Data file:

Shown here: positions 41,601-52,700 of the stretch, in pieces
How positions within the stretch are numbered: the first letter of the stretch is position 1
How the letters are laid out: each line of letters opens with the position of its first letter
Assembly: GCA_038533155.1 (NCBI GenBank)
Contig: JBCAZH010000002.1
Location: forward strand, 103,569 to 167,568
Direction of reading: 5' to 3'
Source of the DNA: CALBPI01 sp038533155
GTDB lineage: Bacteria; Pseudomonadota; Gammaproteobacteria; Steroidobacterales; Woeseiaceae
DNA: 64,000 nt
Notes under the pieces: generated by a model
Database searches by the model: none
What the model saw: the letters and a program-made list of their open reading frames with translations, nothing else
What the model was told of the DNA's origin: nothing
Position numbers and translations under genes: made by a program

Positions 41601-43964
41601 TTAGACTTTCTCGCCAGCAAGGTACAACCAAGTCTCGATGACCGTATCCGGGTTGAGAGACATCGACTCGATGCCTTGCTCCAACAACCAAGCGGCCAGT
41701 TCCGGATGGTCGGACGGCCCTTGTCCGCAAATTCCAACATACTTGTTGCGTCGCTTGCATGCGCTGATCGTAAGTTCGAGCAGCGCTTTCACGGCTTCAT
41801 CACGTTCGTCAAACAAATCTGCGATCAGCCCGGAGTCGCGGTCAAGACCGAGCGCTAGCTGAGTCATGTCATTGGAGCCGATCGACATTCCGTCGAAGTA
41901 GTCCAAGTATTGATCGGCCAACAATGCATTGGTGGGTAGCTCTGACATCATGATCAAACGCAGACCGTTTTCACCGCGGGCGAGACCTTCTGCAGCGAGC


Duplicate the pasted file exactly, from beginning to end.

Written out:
Shown here: positions 41,601-52,700 of the stretch, in pieces
How positions within the stretch are numbered: the first letter of the stretch is position 1
How the letters are laid out: each line of letters opens with the position of its first letter
Assembly: GCA_038533155.1 (NCBI GenBank)
Contig: JBCAZH010000002.1
Location: forward strand, 103,569 to 167,568
Direction of reading: 5' to 3'
Source of the DNA: CALBPI01 sp038533155
GTDB lineage: Bacteria; Pseudomonadota; Gammaproteobacteria; Steroidobacterales; Woeseiaceae
DNA: 64,000 nt
Notes under the pieces: generated by a model
Database searches by the model: none
What the model saw: the letters and a program-made list of their open reading frames with translations, nothing else
What the model was told of the DNA's origin: nothing
Position numbers and translations under genes: made by a program

Positions 41601-43964
41601 TTAGACTTTCTCGCCAGCAAGGTACAACCAAGTCTCGATGACCGTATCCGGGTTGAGAGACATCGACTCGATGCCTTGCTCCAACAACCAAGCGGCCAGT
41701 TCCGGATGGTCGGACGGCCCTTGTCCGCAAATTCCAACATACTTGTTGCGTCGCTTGCATGCGCTGATCGTAAGTTCGAGCAGCGCTTTCACGGCTTCAT
41801 CACGTTCGTCAAACAAATCTGCGATCAGCCCGGAGTCGCGGTCAAGACCGAGCGCTAGCTGAGTCATGTCATTGGAGCCGATCGACATTCCGTCGAAGTA
41901 GTCCAAGTATTGATCGGCCAACAATGCATTGGTGGGTAGCTCTGACATCATGATCAAACGCAGACCGTTTTCACCGCGGGCGAGACCTTCTGCAGCGAGC